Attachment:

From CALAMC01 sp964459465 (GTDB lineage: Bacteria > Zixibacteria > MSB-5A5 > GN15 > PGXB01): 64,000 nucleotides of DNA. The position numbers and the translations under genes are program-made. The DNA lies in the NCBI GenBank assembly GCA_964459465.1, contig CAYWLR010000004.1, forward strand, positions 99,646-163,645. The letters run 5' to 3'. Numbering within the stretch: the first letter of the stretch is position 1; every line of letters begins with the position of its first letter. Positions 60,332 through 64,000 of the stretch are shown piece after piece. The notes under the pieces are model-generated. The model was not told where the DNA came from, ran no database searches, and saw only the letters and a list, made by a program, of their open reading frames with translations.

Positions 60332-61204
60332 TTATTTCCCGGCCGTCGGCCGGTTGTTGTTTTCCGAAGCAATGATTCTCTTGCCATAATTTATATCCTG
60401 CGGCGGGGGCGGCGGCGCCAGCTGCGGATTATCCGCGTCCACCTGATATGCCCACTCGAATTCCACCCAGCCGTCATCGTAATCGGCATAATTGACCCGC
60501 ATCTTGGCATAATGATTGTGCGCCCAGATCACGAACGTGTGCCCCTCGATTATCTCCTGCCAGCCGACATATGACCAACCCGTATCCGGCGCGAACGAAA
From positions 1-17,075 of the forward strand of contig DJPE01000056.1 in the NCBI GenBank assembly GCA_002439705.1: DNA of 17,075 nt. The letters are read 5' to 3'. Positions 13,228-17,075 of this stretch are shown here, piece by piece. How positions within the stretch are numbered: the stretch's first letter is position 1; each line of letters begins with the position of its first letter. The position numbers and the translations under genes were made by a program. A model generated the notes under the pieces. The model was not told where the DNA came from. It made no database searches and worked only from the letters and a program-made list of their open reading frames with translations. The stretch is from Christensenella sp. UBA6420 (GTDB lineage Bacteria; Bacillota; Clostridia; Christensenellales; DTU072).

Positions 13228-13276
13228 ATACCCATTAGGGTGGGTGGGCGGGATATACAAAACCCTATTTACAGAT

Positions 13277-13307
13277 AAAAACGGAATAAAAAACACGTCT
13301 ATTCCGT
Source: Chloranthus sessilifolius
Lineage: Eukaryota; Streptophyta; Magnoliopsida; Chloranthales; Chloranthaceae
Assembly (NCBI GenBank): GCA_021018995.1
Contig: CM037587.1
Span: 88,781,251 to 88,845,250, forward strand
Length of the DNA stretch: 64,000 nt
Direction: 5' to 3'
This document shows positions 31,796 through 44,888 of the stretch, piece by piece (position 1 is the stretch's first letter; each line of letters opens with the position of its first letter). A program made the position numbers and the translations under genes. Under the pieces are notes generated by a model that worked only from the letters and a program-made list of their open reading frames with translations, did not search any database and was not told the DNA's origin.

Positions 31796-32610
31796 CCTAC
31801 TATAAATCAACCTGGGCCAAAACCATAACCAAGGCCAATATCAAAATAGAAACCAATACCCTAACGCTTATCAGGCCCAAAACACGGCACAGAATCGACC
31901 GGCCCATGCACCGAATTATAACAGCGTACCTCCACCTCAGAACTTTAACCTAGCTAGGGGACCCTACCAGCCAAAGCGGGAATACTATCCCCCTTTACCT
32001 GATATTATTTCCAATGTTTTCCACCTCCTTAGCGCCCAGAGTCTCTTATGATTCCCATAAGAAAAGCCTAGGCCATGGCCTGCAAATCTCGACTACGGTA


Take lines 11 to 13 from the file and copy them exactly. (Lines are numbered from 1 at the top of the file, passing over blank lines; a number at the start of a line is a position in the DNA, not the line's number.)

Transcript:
13301 ATTCCGT
Source: Chloranthus sessilifolius
Lineage: Eukaryota; Streptophyta; Magnoliopsida; Chloranthales; Chloranthaceae